It is always a compromise. Greg Barton, in his Surfski Info interview re the V8 indicated that Epic were slightly increasing the weight in their skis to provide greater durability.

It is important to note that strength can be assessed many ways and stiffness does not necessarily equate to strength, and vice-versa. i.e. a super stiff carbon lay-up is susceptible to punctures as there is no 'give' and all of the force is applied instantaneously to a small point. In contrast a soft plastic boat will grind over rocks all day, but may be compromised in performance due to lack of stiffness or weight, or both.

And if you do damage a craft made from exotic materials (carbon / kevlar), the repair cost will be much greater than for a glass boat.

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  • davesyd_1970
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11 years 8 months ago #5563 by davesyd_1970
Replied by davesyd_1970 on topic Re:Carbon vs Fibre - when is it faster or slower?
How many of the Top 10 paddlers are on the fiber versus Carbon? I would imagine most if not all are then carbon based (life forms).

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11 years 8 months ago #5564 by robin.mousley

How many of the Top 10 paddlers are on the fiber versus Carbon?


I can't imagine any of them would be paddling a glass ski out of choice!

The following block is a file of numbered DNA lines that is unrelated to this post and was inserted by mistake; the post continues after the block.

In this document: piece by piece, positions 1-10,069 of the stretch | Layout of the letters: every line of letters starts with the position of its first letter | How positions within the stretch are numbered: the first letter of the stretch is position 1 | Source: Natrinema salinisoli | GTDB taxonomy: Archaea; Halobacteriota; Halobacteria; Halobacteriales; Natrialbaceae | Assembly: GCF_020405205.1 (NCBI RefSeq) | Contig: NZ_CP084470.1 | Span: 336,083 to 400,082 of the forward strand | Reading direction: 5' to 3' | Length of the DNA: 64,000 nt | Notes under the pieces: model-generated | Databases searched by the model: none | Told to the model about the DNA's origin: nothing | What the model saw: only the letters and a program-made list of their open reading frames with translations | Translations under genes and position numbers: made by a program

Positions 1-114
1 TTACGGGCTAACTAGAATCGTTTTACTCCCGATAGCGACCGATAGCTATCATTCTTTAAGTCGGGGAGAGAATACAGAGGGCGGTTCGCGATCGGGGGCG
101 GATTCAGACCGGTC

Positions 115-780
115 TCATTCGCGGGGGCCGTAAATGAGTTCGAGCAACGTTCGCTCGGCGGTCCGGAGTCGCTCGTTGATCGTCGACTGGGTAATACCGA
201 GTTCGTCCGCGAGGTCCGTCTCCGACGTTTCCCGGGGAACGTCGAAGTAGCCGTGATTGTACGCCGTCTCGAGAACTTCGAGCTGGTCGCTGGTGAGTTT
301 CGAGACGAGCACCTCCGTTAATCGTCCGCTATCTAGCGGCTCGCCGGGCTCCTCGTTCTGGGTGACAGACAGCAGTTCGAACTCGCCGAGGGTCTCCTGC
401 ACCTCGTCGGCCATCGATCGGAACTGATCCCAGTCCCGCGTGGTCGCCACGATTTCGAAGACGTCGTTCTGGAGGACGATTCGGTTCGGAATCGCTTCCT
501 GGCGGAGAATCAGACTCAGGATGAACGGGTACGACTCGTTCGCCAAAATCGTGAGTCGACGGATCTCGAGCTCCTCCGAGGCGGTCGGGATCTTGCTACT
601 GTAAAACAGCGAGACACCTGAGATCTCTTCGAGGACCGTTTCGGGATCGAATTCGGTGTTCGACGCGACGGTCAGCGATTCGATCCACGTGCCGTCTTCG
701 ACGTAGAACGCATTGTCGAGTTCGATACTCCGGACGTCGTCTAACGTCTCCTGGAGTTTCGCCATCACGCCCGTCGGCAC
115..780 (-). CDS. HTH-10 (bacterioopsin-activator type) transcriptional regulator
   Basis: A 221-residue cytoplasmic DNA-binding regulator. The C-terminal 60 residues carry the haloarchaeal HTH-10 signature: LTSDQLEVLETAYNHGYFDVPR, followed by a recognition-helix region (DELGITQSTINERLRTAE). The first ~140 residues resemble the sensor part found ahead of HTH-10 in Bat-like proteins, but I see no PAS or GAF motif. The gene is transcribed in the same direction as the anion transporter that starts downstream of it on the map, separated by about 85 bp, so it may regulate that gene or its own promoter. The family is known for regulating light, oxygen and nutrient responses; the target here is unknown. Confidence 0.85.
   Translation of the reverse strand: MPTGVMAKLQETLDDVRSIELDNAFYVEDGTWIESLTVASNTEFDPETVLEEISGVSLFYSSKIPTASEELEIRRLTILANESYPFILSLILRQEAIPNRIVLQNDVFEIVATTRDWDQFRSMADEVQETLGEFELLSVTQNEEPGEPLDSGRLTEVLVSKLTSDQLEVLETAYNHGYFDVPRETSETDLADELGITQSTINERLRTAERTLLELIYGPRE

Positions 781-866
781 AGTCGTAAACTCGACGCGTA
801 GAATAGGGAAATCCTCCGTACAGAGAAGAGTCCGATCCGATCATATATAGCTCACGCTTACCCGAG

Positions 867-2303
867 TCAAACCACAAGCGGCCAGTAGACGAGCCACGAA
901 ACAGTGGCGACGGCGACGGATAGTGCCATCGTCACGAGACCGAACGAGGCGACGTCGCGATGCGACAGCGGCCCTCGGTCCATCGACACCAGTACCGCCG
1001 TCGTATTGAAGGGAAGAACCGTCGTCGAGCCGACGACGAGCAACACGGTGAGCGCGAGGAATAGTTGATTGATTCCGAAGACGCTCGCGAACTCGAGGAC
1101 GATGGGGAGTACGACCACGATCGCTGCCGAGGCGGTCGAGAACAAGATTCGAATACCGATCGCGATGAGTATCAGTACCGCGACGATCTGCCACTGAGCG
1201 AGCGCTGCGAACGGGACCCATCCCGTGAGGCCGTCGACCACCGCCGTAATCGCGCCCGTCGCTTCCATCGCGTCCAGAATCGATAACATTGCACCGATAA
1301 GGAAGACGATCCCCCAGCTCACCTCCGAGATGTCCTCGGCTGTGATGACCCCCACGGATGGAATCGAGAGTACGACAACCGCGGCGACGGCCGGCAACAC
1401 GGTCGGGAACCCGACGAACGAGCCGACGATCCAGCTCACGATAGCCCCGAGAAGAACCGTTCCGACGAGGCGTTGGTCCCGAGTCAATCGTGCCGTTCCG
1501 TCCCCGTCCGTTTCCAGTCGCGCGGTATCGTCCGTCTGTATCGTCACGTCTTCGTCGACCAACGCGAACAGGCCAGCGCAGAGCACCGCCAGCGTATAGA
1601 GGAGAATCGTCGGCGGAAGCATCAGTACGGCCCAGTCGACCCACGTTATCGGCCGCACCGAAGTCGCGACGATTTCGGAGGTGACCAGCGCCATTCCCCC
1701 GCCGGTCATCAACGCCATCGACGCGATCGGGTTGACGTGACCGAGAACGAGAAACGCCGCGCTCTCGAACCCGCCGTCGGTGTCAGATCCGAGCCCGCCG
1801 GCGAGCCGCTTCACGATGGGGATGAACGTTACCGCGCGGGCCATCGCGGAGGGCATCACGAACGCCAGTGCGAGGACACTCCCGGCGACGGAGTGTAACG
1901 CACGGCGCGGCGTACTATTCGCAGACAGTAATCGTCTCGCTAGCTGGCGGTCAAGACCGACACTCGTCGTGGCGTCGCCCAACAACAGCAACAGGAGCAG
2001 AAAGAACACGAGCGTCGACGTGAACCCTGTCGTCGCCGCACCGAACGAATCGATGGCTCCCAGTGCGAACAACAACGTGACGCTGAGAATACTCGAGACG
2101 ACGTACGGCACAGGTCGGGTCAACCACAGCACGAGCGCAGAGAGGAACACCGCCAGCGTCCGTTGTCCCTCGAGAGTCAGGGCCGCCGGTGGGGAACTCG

I'm not saying these are the top ten, but they are all elite paddlers...

Mocke: Carbon Fenn
Matt Bouman: Carbon Epic
Oscar Chalupsky: Carbon Epic
Herman Chalupsky: Carbon Epic
Hank McGregor: Carbon Epic
Sean Rice: Carbon Think
Tom Schilperoort: just showed his preference for a carbon ski. Has a carbon Epic on the way.
Tim Jacobs: Carbon Nelo
Jeremy Cotter: Carbon Fenn
Dean Gardiner: Carbon Fenn
Murray Stewart: Carbon Fenn
Tony Schumacher: Carbon Epic
Ben Allen: Carbon Think
Ken Wallace: Carbon Think

Rob

Currently Fenn Swordfish S, Epic V10 Double.
Previously: Think Evo II, Carbonology Zest, Fenn Swordfish, Epic V10, Fenn Elite, Red7 Surf70 Pro, Epic V10 Sport, Genius Blu, Kayak Centre Zeplin, Fenn Mako6, Custom Kayaks ICON, Brian's Kayaks Molokai, Brian's Kayaks Wedge and several others...

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  • davesyd_1970
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11 years 8 months ago #5565 by davesyd_1970
Replied by davesyd_1970 on topic Re:Carbon vs Fibre - when is it faster or slower?